After the Storm (Despues de la Tormenta)

Institute History

  • 1991 Sundance Film Festival


Despite the initial successes of democratization, Argentina now finds itself in its most serious economic bind to date. With After the Storm, Tristan Bauer offers us a very contemporary portrait of life in once-splendid Buenos Aires: a moving tale of the decline and disintegration of a working-class family. As the film opens, the father is reeling from the closure of the factory where he has worked for years. Everywhere he turns, what he knew is gone—friends, unions, connections. He is medically unsuitable for work in other factories, and is forced to leave his home, taking his family to live in the shanty town on the edge of the endless Buenos Aires garbage dump. This is a society of despair, and the family falls apart. The son is jailed for drug running; the wife and daughter disappear. He escapes to his family home in the country to survive as a farm worker, where deeply rooted rural traditions provide a new source of hope and inspiration. Told in a style that consistently edges into surreally beautiful imagery—herds of wild horses grazing through the early morning mist rising from heaps of urban refuse—After the Storm is reminiscent of Fernando Birri's classic, Los Inundados, in its unflinching realism and extreme sense of the absurd.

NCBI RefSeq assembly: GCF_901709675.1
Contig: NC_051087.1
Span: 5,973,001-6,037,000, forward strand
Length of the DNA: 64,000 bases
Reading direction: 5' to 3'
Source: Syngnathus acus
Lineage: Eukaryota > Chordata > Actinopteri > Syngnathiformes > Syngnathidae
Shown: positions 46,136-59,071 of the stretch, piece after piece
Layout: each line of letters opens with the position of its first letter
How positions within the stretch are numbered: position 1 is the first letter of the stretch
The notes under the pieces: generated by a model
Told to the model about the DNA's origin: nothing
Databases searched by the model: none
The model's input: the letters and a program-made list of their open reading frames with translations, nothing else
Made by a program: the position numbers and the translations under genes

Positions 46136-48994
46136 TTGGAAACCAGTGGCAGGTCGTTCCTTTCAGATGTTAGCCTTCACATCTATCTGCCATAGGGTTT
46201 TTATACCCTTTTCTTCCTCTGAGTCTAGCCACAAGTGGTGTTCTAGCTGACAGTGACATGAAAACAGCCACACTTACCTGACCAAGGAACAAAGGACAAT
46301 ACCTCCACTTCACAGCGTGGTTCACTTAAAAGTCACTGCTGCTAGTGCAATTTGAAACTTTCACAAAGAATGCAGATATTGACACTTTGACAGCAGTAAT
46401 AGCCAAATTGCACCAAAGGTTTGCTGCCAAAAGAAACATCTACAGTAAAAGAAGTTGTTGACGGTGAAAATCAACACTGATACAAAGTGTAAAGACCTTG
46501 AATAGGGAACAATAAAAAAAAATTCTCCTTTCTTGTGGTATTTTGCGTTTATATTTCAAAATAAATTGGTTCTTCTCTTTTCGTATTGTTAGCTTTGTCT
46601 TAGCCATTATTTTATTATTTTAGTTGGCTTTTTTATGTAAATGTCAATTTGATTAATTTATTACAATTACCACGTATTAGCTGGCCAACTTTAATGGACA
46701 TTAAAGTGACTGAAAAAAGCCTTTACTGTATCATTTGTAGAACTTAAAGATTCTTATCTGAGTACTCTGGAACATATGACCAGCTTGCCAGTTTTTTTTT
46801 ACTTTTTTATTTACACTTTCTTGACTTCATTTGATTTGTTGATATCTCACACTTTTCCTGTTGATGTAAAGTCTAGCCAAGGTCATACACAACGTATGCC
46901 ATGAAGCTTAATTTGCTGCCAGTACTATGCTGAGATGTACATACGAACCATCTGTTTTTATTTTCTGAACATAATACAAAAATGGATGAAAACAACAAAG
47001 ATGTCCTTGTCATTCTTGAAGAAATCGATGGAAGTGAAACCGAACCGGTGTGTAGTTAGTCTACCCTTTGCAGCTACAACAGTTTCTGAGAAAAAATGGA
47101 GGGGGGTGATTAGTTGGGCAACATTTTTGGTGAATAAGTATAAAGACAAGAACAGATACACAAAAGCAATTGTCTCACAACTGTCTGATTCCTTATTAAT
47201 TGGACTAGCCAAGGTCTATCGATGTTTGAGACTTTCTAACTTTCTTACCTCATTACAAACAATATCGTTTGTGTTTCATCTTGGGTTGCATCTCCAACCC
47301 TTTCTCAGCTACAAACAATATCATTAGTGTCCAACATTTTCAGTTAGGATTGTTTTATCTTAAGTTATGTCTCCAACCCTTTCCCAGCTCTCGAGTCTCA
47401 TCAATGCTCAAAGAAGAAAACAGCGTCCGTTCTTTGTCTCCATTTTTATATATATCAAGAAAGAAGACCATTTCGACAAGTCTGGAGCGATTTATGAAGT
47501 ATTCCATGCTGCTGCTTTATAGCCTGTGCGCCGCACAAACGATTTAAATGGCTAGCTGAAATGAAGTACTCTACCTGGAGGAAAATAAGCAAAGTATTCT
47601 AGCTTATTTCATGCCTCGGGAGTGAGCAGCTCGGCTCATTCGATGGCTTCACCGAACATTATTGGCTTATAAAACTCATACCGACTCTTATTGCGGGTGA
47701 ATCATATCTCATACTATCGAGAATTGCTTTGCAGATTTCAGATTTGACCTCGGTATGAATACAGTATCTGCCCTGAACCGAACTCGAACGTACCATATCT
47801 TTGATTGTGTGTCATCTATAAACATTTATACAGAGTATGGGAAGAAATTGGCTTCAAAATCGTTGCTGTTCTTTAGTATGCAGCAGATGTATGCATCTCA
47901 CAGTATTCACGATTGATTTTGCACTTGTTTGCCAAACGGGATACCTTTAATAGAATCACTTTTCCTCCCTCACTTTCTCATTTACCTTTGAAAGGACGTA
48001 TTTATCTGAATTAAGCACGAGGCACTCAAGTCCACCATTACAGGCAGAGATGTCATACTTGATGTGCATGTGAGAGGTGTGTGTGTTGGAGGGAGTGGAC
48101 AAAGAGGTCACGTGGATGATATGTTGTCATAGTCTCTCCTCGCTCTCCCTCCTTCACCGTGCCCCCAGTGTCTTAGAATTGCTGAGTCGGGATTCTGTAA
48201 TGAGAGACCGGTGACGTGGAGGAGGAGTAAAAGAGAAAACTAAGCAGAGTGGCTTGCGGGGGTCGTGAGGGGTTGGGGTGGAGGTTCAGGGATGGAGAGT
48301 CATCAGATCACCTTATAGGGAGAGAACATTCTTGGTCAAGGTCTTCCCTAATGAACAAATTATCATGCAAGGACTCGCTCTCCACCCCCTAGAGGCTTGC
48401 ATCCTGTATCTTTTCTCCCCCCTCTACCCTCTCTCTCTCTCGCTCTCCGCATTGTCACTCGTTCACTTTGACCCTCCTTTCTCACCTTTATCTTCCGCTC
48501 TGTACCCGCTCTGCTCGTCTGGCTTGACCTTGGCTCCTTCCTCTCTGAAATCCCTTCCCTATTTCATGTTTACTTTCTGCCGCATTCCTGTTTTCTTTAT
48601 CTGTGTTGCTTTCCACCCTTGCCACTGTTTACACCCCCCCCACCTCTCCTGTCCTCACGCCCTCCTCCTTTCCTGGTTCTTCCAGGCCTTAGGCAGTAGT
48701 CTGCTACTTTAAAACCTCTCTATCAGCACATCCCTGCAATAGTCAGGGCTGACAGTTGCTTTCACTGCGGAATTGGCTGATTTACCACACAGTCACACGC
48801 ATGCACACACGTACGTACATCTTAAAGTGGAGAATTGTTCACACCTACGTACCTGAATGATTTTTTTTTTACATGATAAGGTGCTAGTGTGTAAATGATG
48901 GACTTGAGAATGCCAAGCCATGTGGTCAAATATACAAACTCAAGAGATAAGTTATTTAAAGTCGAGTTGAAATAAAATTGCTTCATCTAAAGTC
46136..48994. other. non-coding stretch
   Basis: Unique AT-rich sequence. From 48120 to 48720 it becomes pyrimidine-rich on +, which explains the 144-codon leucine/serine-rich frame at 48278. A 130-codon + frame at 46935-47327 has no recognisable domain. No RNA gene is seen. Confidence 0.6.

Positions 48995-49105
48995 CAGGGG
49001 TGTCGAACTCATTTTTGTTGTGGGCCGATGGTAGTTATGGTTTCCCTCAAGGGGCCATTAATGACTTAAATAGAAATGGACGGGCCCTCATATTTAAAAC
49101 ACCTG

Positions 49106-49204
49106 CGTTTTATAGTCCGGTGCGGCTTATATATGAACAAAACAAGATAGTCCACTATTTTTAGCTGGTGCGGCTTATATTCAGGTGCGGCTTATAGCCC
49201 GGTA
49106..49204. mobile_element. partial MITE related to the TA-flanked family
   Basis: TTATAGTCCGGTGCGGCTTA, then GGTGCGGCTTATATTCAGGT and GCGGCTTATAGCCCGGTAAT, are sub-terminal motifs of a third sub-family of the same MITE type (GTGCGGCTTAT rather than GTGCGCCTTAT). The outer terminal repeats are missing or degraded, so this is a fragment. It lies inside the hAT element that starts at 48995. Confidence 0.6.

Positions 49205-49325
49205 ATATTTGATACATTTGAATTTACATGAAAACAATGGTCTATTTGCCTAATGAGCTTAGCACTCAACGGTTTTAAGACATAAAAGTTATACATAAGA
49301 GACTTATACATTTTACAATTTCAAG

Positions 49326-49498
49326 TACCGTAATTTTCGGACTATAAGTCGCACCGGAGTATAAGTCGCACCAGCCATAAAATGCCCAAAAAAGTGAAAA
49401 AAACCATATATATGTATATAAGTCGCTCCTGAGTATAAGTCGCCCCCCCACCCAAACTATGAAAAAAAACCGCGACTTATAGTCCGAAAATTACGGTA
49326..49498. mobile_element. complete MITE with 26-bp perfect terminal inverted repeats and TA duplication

— Helga Stephenson

Screening Details

As you use our Online Archives, please understand that the information presented from Festivals, Labs, and other activities is taken directly from official publications from each year. While this information is limited and doesn't necessarily represent the full list of participants (e.g. actors and crew), it is the list given to us by the main film/play/project contact at the time, based on the space restrictions of our publications. Each entry in the Online Archives is meant as a historical record of a particular film, play, or project at the time of its involvement with Sundance Institute. For this reason, we can only amend an entry if a name is misspelled, or if the entry does not correctly reflect the original publication. If you have questions or comments, please email [email protected]